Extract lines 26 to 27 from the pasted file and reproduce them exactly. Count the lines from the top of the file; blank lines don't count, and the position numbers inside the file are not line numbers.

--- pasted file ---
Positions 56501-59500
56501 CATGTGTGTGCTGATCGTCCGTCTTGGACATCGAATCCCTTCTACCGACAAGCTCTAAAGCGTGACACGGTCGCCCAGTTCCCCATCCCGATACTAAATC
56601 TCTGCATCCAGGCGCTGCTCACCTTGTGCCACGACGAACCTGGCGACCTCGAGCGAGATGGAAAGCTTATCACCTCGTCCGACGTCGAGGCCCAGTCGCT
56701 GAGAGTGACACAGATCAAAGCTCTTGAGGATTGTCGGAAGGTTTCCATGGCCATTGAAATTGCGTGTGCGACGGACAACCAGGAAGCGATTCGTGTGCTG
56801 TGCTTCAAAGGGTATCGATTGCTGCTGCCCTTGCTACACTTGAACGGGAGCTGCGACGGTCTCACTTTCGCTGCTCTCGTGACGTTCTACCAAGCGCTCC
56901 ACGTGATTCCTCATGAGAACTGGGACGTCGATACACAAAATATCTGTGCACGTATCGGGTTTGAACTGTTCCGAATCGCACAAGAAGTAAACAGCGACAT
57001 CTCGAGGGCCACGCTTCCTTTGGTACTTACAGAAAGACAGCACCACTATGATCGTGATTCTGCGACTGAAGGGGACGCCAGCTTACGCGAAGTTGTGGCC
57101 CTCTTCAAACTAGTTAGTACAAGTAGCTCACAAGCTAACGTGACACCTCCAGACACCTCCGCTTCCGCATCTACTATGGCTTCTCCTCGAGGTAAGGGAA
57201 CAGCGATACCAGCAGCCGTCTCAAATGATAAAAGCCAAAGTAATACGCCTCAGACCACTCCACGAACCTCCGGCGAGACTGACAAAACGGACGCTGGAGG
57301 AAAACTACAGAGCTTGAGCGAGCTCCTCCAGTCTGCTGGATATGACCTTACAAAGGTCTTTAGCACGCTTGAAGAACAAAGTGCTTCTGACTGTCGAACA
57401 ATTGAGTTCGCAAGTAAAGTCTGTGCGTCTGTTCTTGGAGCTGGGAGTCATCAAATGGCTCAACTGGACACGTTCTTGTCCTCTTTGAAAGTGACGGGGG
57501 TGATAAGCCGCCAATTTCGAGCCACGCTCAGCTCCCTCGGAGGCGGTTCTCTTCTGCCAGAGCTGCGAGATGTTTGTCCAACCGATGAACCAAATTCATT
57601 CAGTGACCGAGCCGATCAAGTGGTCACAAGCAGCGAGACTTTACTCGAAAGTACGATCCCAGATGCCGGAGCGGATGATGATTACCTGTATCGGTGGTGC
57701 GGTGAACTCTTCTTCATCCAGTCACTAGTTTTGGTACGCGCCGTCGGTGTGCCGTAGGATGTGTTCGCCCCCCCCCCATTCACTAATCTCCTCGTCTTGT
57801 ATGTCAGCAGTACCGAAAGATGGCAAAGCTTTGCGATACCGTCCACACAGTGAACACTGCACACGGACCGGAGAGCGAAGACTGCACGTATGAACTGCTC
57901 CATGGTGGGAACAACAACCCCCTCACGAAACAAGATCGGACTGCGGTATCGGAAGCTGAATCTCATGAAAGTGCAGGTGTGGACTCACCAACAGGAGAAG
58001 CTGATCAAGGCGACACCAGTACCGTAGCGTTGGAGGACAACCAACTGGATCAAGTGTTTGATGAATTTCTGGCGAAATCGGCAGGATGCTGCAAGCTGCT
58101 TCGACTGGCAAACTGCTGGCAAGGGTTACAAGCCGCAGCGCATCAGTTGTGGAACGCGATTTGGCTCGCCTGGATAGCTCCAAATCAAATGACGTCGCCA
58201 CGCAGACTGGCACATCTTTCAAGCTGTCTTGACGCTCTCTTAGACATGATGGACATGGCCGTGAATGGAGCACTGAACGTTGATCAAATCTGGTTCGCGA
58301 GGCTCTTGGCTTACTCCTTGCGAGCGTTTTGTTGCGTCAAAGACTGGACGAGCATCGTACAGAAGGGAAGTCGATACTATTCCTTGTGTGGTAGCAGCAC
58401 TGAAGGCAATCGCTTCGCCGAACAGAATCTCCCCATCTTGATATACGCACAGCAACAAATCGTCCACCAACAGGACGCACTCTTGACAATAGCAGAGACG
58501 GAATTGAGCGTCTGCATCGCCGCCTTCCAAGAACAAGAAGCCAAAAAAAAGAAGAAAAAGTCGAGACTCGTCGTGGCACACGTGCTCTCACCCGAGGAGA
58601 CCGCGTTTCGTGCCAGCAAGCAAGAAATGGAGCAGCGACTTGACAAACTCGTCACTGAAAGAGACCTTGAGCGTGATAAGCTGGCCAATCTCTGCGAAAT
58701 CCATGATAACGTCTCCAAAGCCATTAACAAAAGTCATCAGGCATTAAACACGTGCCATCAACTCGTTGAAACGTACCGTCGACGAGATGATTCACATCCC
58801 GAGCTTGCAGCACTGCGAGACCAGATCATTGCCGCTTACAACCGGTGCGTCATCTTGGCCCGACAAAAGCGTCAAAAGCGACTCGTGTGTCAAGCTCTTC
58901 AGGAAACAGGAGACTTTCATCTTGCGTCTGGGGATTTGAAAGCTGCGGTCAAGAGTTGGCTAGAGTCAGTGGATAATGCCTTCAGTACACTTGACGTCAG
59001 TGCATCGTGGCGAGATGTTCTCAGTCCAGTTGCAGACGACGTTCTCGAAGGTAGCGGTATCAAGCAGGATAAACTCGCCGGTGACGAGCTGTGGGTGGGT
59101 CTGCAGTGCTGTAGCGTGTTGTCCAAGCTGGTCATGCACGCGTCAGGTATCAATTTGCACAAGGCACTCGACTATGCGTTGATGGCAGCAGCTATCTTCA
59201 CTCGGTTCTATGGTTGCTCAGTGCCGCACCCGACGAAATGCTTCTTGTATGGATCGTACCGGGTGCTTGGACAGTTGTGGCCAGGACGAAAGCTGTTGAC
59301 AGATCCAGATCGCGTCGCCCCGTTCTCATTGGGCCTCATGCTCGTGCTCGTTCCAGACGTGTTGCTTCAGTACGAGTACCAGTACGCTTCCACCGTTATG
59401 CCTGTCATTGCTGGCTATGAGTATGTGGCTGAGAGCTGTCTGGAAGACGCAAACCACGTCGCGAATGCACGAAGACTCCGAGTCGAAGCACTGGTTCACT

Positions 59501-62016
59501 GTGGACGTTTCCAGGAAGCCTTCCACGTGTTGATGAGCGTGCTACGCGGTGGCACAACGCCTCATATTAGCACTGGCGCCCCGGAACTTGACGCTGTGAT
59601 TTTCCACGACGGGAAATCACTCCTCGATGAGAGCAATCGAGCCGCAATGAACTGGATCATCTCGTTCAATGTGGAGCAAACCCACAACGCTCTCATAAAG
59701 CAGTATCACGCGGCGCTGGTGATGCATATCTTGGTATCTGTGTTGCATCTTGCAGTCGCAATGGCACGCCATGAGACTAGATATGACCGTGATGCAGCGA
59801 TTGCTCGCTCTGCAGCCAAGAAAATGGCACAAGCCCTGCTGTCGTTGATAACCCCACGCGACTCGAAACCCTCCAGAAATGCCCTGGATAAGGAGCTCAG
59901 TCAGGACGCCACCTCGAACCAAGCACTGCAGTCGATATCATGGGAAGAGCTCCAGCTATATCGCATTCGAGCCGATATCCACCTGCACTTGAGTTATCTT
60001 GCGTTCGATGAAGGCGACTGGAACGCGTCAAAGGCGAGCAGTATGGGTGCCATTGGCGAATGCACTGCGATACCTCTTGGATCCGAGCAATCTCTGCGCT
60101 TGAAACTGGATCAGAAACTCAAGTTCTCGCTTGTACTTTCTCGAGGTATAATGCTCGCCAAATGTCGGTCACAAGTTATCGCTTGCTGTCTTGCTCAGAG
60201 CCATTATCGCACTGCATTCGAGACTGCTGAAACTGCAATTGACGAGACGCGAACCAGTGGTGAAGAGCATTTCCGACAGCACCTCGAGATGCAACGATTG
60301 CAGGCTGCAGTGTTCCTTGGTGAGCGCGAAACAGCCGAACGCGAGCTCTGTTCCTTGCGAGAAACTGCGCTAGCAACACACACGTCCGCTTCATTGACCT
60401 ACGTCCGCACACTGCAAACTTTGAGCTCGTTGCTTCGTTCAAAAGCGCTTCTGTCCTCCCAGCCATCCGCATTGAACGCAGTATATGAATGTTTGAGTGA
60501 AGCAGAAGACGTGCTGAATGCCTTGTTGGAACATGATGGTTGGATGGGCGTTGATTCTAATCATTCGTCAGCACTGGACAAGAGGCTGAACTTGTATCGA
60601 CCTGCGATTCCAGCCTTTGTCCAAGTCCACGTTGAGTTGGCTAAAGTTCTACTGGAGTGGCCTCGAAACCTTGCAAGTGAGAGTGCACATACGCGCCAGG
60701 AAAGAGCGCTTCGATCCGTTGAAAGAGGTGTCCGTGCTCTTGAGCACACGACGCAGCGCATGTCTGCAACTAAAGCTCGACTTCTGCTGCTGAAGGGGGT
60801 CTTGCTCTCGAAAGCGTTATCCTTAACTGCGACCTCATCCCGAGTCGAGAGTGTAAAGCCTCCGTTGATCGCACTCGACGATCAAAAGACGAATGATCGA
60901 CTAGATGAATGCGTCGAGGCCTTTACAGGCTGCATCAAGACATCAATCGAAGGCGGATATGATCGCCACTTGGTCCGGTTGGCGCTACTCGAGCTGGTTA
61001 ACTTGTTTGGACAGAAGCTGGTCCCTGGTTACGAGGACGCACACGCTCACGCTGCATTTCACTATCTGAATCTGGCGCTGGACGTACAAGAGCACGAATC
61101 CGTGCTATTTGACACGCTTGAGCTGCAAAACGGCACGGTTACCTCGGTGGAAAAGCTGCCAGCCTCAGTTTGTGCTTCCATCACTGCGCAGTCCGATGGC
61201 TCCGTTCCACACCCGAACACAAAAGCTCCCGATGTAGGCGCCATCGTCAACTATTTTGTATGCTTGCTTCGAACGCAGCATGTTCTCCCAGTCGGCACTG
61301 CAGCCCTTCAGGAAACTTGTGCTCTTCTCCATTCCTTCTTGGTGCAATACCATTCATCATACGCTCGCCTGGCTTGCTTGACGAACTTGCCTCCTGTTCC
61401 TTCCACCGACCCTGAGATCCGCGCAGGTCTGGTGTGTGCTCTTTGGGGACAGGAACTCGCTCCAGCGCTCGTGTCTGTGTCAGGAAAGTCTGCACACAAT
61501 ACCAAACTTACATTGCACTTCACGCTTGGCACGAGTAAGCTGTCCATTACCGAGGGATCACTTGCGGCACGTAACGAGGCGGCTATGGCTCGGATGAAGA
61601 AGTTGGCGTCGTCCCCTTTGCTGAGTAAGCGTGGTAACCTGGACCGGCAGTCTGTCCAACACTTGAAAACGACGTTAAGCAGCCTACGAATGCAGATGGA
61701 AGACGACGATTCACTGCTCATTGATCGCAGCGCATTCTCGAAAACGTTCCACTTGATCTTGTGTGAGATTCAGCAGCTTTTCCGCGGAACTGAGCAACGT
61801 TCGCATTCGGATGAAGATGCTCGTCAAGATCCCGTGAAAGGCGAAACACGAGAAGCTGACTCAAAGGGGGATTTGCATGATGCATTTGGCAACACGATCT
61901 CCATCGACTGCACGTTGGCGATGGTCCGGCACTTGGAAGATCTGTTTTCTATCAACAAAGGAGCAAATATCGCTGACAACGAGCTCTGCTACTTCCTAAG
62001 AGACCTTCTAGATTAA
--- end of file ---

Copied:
58901 AGGAAACAGGAGACTTTCATCTTGCGTCTGGGGATTTGAAAGCTGCGGTCAAGAGTTGGCTAGAGTCAGTGGATAATGCCTTCAGTACACTTGACGTCAG
59001 TGCATCGTGGCGAGATGTTCTCAGTCCAGTTGCAGACGACGTTCTCGAAGGTAGCGGTATCAAGCAGGATAAACTCGCCGGTGACGAGCTGTGGGTGGGT